January 4, 2005
I had my first significant winning session in B&M at a 2/4 table at the Borgata on New Years Eve. With my showing there, I have now basically broken even after the terrible start to my poker playing in Vegas during August. Aside from this playing in AC, I made it up entirely in .5/1.
Not only was dropping down in stakes important from a bankroll perspective, but it probably helped mentally, too. Somewhat paradoxically, it minimized the gravity of my mistakes, without really diminishing my ability to learn from them. I feel like playing so many thousand hands at this level online has really helped my game, though it’s still nice to be able to go have some fun with friends in brick and mortar at slightly higher limits.
And how great is it to play with random strangers on a night like New Years EVe. My table persona is somewhere around happy-go-lucky and total moron. It seems to play rather well with just about anyone – they end up laughing with me or hating me, either way it can lead them to bleed away some chips. But, for the most part, this is insignificant – it’s all about the fish. The guy who plays his hands in the dark. The old guy who doesn’t know how to play but keeps pulling out hundreds. The guy who calls down with any ace. God bless them.
Of course, I still find myself making mistakes. Less than before, and less egregious ones, but mistakes nonetheless – playing too aggressively in small pots and making calls with draws in pots that weren’t quite big enough. Indeed, afterwards, I found myself going back over Miller’s book and finding examples that precisely matched hands I had played and clearly explained the ways in which I played it wrong. For instance, I came in from BB with T3o, board was QJ9 rainbow, with 7 players, checked to mid-position where it’s bet, called around, I figure the pot is big enough that it’s appropriate to call here. I think Miller’s example on p. 141 basically agrees here because the pot is so big, but the turn call was wrong. With everyone still calling, there’s too much of a chance that even if I hit my straight, I’ll just be splitting. Moreover, I could be beat by a higher straight, and, though the board was still a rainbow on 4th street, it also paired the board, giving another way for me to lose.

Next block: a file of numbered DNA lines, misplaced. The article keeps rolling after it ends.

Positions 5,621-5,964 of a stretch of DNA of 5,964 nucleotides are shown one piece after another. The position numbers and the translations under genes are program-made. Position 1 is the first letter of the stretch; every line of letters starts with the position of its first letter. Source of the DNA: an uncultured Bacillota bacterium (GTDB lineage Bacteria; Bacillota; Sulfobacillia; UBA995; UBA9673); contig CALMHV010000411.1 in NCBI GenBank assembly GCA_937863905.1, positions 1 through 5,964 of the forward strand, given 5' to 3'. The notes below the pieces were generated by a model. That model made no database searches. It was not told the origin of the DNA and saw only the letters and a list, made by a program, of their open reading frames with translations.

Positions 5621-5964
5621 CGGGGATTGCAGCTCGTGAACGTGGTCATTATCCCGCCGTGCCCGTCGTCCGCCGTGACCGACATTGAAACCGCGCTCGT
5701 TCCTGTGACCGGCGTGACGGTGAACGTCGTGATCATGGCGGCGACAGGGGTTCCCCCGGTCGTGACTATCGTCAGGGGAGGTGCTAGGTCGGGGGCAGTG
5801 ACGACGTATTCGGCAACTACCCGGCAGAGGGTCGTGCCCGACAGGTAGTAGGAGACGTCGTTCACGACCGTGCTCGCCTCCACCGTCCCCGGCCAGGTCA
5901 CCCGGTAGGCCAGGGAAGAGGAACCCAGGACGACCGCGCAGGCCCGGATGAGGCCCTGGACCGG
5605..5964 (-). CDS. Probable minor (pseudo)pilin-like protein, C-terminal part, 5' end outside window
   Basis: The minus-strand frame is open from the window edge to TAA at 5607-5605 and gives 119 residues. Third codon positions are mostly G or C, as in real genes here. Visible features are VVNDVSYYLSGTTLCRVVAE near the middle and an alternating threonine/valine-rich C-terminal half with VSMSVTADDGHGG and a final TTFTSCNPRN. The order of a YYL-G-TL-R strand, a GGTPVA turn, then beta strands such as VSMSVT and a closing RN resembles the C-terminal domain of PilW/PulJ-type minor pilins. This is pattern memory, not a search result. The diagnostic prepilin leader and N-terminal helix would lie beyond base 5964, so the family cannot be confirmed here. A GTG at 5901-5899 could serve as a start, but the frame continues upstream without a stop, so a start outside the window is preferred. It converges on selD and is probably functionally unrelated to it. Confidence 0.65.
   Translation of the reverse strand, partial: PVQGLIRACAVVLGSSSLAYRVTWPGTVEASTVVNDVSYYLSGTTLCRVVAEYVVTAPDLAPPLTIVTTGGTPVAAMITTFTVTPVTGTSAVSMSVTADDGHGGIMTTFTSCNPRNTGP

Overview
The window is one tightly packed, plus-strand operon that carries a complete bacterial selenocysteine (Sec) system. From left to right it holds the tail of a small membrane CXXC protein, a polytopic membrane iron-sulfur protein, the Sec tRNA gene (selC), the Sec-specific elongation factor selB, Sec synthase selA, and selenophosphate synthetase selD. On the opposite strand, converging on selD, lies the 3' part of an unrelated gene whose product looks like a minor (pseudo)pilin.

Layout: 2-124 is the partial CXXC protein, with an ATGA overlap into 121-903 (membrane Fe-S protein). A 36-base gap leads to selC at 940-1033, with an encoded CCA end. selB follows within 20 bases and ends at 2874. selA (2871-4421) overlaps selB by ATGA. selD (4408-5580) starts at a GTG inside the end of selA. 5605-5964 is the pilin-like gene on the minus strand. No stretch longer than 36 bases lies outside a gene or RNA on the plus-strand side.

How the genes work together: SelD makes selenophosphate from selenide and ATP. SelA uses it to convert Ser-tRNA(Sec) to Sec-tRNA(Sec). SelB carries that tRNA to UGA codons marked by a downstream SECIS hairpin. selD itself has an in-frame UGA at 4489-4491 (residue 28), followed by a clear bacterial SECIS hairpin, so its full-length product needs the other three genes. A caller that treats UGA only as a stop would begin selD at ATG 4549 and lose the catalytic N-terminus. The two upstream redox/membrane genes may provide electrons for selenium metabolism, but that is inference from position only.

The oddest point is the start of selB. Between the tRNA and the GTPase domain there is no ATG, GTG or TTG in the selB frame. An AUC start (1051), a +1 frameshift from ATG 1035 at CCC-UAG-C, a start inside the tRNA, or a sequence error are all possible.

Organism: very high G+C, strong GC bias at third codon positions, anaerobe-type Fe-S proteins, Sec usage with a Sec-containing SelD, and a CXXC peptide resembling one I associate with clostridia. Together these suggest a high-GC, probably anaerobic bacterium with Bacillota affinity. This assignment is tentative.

One thing I did better was pushing my big draws. For instance, I came in from late position with A4s, around 6 players i think. Flop comes 53X, with two hearts. A bet from EP and three callers, I am last to act and raise. Miller describes a hand quite like this on p. 143: “You have twelve outs to a straight or flush and three more to top pair. However, your ace outs are vulnerable to anyone else hanging around with a bigger ace, so if the pot is large you should try to induce any such player to fold (while building the pot that you will often win).” The card on turn was not that scary, so I decided not to take a free card, knocked two out with two remaining.
Then, I made an impatient mistake, betting the river when I didn’t hit but sensed weakness – I’d seen these two players in particular call down with essentially nothing, but really, who was I kidding? – I wasn’t going to win this pot with ace high. It was just one of those situations where I just unthinkingly threw chips in there, betting on the miniscule chance that they were on draws too and would fold – I should know better than to do such silly things.
Luckily, this is the only time I remember doing such a bonehead mistake in a long time. Nevertheless, in both online play and b&m, I do find myself sometimes making a play too quickly, and that causes mistakes. In b&m play, though, it’s more likely to be out of frustration, though I’m pretty good with that aspect of my game. In any case, I need to focus on slowing down and being more patient with tricky decisions, particularly in medium-to-large pots.
In general, I feel like I’ve improved a ton since my Vegas play. My losses weren’t all due to variance, nor am I playing mistake free now, but I feel like this upswing isn’t just plain luck either. I’m getting better, slowly but surely.